Benchmarking Indigenous water holdings in the Murray-Darling Basin

For much of the last 230 years, First Nations of Australia have been dispossessed of water rights and excluded by the institutions that affect how water is used and managed. As Australia comes to terms with this truth, the water injustices Indigenous peoples face are attracting greater research and policy attention. Most recently, for example, the national Closing the Gap policy framework committed Australian governments to set a target to restore water rights to First Nations, alongside a commitment to land restitution.

In responding to Indigenous water rights claims, governments and First Nations need accurate and up-to-date information. Understanding the status quo – how much water Indigenous people or organisations ‘own’ – is a vital prerequisite to measuring changes from policy interventions. Reliable data on Indigenous socioeconomic and demographic conditions is similarly important for aiding water management decisions.

Our recently published work responds to these data needs with a method that enables spatially explicit comparison of water entitlements held by Indigenous organisations within the Murray-Darling Basin (MDB). This method quantified the Indigenous share of water holdings (surface water and groundwater) in relation to recent demographic trends across the MDB, revealing several significant findings. State government water registers do not record the Indigenous status of entitlements so we focused on water holdings of Indigenous organisations which could be readily identified.

Indigenous organisations hold very limited water entitlements of low commercial value

Looking at surface water entitlements, we found 30 Indigenous organisations hold entitlements that provide for 12.8 GL p.a. across the MDB. This constitutes no more than 0.17% of equivalent permitted water take across the entire Basin. The largest portion of this water is held by Indigenous organisations located in the NSW portion of the MDB (93.9%) followed by the South Australian portion (6.1%). There are no Indigenous water holdings in the ACT or the Queensland portion of the MDB. (Victorian data was unavailable but anecdotal evidence indicates some, though again limited, entitlements are held by Indigenous organisations in this state.)

Figure 1 Distribution of Indigenous water holdings and their share of total available water (Baseline Diversion Limit) per SDL (Sustainable Diversion Limit) resource unit.

Our analysis of these Indigenous-held surface water entitlements reveals they are disproportionally located in unregulated systems or are of lower reliability. This impacts how Indigenous organisations can use or benefit from their (limited) water rights (and land).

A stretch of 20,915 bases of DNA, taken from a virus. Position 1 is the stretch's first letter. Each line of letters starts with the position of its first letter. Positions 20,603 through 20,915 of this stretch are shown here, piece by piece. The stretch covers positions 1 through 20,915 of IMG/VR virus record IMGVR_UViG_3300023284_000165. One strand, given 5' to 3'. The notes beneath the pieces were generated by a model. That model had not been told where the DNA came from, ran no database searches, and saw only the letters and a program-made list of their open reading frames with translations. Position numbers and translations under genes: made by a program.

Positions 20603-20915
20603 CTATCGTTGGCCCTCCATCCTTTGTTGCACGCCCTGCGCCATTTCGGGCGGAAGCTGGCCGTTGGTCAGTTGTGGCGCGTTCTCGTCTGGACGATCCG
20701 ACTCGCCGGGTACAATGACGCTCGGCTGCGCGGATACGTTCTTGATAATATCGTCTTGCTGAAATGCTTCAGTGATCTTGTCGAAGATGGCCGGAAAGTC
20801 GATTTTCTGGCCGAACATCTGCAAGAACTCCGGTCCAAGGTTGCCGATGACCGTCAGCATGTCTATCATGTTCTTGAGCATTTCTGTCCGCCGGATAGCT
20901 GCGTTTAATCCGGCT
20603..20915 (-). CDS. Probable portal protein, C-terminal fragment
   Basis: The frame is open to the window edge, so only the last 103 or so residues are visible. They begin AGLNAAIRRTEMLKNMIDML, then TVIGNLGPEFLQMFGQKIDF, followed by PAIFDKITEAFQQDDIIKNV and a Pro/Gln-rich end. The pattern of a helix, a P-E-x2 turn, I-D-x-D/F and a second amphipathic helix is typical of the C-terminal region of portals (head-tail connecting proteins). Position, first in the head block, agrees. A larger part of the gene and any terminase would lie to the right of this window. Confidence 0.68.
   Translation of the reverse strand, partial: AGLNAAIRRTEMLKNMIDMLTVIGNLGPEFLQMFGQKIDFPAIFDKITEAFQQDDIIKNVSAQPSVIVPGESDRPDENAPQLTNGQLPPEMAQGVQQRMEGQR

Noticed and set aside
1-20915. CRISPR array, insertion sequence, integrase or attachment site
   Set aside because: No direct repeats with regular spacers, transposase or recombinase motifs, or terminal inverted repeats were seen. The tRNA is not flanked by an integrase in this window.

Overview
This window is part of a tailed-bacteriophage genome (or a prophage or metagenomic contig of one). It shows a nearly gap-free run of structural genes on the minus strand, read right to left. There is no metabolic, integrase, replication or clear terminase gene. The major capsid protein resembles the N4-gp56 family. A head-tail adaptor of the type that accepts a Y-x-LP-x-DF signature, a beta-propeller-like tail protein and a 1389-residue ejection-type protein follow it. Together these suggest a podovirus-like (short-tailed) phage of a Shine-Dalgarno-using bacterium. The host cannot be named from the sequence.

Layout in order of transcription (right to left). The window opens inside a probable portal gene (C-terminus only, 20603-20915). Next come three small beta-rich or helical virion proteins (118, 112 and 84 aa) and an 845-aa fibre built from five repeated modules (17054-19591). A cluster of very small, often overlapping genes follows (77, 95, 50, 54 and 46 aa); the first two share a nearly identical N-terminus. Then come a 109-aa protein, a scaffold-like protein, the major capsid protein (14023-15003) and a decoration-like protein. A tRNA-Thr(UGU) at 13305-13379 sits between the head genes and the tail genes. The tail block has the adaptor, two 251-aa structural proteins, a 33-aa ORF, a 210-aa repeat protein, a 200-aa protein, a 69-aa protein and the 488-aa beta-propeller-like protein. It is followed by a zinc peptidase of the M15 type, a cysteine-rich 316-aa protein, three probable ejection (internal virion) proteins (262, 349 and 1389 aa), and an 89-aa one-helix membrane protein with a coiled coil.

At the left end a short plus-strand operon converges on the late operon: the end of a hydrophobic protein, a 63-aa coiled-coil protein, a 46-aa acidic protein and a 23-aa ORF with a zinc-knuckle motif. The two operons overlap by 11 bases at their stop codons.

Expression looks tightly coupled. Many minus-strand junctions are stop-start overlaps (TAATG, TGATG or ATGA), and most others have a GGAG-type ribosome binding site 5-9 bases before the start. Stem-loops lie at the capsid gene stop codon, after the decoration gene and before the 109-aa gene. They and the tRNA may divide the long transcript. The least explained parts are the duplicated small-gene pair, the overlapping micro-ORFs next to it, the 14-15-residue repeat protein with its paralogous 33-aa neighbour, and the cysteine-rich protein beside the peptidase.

Turning to groundwater, we found that Indigenous organisations across the MDB hold even fewer entitlements. Just six entitlements were held by six Indigenous organisations which together provide for 556 ML p.a.. Together, these groundwater entitlements constitute 0.02% of what’s available for use across the Basin.

Overall, we found that the market value of these Indigenous-held surface water and groundwater entitlements (approximately A$19.2 million) represents an extremely small portion of the total $16.5 billion market (in 2015-16 terms) – just 0.12%.

The MDB is home to a significant and growing Indigenous population

We found in 2016, the Indigenous population of the MDB was 120,487, representing 5.3% of the total MDB population. While 15.1% of Indigenous people in Australia live in the MDB, only 9.1% of the non-Indigenous population do. Comparison with previous Indigenous population analysis reveals that the population composition of the MDB is becoming more Indigenous over time, and this trend will likely continue.

Contrasting these key population trends with our water baseline findings serves to further demonstrate the inequity in water rights distribution across the MDB.

Significance and implications

Returning water rights to Indigenous control is an essential means of achieving Indigenous water justice. As national and state governments develop policies and programs to improve Indigenous access, our methods and findings will assist in understanding the current inequitable situation, and in setting targets and tracking progress towards a solution.

Further reading

Hartwig, L., Markham, F. andS. Jackson 2021. Benchmarking Indigenous water holdings in the Murray-Darling Basin: A crucial step towards developing water rights targets for AustraliaAustralasian Journal of Water Resources,